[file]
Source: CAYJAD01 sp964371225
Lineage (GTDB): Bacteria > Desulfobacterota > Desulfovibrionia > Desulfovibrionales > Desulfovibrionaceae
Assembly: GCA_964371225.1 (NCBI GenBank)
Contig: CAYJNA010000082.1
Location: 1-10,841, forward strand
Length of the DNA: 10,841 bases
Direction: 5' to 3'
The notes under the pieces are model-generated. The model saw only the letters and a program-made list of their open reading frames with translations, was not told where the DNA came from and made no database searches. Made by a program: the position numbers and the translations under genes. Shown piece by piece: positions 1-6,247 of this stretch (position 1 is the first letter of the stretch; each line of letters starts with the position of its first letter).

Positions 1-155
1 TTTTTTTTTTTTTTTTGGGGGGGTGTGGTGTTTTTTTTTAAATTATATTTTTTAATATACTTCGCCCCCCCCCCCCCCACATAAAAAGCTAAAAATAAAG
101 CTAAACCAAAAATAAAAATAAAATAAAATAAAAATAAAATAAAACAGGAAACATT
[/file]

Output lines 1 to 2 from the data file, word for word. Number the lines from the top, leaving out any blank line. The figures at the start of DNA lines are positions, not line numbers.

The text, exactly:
Source: CAYJAD01 sp964371225
Lineage (GTDB): Bacteria > Desulfobacterota > Desulfovibrionia > Desulfovibrionales > Desulfovibrionaceae